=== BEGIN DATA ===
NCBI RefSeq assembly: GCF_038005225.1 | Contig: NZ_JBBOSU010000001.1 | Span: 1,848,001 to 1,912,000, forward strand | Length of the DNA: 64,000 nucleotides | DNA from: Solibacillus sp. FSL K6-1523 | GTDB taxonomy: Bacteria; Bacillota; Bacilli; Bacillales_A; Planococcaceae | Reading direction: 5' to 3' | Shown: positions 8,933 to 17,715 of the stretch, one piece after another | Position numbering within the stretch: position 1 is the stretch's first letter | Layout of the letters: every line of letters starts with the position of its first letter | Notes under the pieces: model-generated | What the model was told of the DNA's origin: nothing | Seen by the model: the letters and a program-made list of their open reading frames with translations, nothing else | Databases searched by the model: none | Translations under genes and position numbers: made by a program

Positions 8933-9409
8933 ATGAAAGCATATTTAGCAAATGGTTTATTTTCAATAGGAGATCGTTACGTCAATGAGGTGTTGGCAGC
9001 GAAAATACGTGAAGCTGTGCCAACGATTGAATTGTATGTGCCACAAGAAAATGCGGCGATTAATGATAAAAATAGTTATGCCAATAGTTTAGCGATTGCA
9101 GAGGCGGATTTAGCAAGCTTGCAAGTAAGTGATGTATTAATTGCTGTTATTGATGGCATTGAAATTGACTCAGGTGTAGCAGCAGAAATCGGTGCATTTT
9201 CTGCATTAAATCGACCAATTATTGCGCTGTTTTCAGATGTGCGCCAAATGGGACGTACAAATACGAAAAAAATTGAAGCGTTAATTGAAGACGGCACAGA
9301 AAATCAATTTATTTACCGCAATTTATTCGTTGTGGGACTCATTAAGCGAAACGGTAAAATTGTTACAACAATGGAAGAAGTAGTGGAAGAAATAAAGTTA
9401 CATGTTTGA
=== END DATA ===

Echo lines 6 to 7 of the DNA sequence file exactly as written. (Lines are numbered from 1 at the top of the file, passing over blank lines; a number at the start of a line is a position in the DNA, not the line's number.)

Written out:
9201 CTGCATTAAATCGACCAATTATTGCGCTGTTTTCAGATGTGCGCCAAATGGGACGTACAAATACGAAAAAAATTGAAGCGTTAATTGAAGACGGCACAGA
9301 AAATCAATTTATTTACCGCAATTTATTCGTTGTGGGACTCATTAAGCGAAACGGTAAAATTGTTACAACAATGGAAGAAGTAGTGGAAGAAATAAAGTTA